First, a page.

BostonBruins.com – Patrice Bergeron became the second Bruin in the history of the franchise to win the Frank J. Selke award Wednesday night, joining Steve Kasper who won it in 1982.
Bergeron beat out fellow finalists Pavel Datsyuk of the Detroit Red Wings and David Backes of the St. Louis Blues.
|Patrice poses with the Selke (Photo by Harry How/Getty Images) |
"Just to be nominated is a huge honor," Bergeron said from the red carpet. "And to be named with Pavel and David, two great players, is just an amazing experience right now."
The Selke trophy is awarded "to the forward who best excels in the defensive aspects of the game."
On that basis of judgment, Bergeron's numbers spoke alone.
Bergeron led the entire NHL in plus/minus this season at +36, which is impressive considering he spends more time on the penalty kill than any other Bruins forward, averaging 1:48 shorthanded ice time a game.
Even the league's top goal scorer, Steven Stamkos – who seemed to score at will this season, netting 60 goals - acknowledged how tough it is to play against Bergeron this morning.
"Patrice - I think he's one of the best two way players in the game," Stamkos said. "As a centerman going against him it's always tough to win a faceoff."
Stamkos wasn't the only one having problems winning faceoffs against the 26-year-old this season. Bergeron won the most faceoffs in the NHL with 973, winning 123 puck drops for his team when they were on the penalty kill.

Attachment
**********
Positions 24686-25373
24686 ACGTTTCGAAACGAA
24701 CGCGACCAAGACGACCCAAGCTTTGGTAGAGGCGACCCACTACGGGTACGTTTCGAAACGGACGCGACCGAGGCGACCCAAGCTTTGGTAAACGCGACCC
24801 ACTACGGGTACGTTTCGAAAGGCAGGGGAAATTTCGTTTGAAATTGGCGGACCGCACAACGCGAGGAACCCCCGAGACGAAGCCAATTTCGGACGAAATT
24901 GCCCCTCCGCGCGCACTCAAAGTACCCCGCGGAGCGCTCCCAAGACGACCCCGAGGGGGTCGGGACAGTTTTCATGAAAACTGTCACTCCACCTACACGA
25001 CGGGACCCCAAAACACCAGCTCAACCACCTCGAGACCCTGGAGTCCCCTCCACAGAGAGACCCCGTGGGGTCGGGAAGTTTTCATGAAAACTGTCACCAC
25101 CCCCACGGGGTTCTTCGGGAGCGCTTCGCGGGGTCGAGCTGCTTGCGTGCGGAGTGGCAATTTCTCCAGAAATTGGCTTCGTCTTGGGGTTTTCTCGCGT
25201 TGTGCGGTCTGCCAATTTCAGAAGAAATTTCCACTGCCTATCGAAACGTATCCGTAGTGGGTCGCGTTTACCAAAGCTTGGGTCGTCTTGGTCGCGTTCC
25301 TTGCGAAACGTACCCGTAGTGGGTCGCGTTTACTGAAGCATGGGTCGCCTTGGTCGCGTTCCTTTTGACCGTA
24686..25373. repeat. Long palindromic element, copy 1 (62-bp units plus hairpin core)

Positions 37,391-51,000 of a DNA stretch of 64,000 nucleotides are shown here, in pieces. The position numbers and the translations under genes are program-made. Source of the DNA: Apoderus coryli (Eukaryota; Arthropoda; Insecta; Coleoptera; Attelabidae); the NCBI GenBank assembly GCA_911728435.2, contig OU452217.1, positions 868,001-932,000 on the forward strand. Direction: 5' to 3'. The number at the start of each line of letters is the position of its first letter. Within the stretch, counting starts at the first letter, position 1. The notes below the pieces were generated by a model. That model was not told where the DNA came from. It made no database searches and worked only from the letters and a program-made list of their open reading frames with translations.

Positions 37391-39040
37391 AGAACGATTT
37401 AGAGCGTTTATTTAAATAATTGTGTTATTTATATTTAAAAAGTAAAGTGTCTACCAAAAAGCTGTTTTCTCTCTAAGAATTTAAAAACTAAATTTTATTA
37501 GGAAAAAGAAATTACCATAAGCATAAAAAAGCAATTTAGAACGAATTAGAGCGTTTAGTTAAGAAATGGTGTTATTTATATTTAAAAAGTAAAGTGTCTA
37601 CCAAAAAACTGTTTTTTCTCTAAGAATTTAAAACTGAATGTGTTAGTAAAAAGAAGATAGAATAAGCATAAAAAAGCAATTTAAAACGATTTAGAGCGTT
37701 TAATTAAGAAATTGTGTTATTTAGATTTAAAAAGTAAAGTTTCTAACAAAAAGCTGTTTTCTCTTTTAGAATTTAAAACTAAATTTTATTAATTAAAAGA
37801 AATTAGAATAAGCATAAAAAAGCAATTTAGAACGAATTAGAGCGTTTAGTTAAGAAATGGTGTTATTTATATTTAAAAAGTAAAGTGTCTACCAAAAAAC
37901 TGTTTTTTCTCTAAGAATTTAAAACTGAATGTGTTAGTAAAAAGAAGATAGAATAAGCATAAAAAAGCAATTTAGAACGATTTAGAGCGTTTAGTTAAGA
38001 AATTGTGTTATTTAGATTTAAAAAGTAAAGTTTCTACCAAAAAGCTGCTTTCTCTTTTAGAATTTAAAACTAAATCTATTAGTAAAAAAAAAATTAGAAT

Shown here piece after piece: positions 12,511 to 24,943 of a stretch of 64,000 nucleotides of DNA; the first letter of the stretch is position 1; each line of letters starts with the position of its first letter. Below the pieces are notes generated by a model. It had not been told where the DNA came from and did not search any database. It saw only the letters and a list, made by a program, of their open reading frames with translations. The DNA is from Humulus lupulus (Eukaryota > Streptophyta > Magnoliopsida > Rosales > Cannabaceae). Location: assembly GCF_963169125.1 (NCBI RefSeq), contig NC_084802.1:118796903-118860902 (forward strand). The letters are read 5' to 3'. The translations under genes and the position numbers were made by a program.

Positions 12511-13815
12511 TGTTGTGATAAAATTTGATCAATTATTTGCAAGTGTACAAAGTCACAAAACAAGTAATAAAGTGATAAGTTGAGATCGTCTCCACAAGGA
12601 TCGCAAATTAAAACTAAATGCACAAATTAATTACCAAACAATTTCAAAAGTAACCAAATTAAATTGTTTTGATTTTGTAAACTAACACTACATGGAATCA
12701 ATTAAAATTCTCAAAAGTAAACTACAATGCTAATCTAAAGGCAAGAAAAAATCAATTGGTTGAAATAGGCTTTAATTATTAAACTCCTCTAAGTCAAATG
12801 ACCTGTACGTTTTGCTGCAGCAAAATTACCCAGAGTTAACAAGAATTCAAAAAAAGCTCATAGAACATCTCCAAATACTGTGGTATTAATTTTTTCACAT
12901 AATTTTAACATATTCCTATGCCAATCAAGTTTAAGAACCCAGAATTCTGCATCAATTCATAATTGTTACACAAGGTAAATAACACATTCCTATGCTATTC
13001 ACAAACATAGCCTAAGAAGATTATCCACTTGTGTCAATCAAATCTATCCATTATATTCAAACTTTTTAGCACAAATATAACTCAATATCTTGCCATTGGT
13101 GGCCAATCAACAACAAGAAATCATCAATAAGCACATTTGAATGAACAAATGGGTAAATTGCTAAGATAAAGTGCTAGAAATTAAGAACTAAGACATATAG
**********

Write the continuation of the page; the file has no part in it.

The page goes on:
Hockey's such a team sport that I have to thank all my teammates for this right now. They're the reason why I'm here, and thanks for making my job easy. - Patrice Bergeron
Defense turning into offense was on display when Bergeron personally tallied two shorthanded goals while the Bruins were killing penalties this season.
"Playing both sides of the rink is something that I take a lot of pride in," Bergeron said after receiving the award. "That’s the way I learned to play hockey, and to actually win an award that’s given to the best defensive forward, or two-way forward, is something very special."
No. 37's character was most notably personified this season when he won a much needed faceoff draw, while injured, with the team pinned deep in its own zone in a playoff elimination game.
True to this selfless nature, the B's alternate captain was quick to mention his teammates in his acceptance speech.
"Hockey's such a team sport that I have to thank all my teammates for this right now," Bergeron said from the podium. "They're the reason why I'm here, and thanks for making my job easy."
The Bruins forward clashed with 2011 Selke winner, Ryan Kesler, in the Stanley Cup Finals last season. Bergeron's two goals in Game 7 foreshadowed a changing of the guard at Selke – most notably when he carried the puck out of his own zone on the penalty kill and exploded up the rink, scoring a hideously beautiful shorthanded goal to all but ice Boston's first Stanley Cup in 39 years.
As the first layer of defense, Bergeron's elite forechecking is a cornerstone in the Bruins defensive scheme, but in the shadow of historic goaltending and Zdeno Chara, Bergeron has flown under the radar as an unsung hero to the Bruins success defensively – having never been named to an All-Star team.
But tonight in Las Vegas, his contributions were finally brought into the brightest of spotlights, front and center, for the entire hockey world to appreciate.
--- Renee Anderson contributed to this report.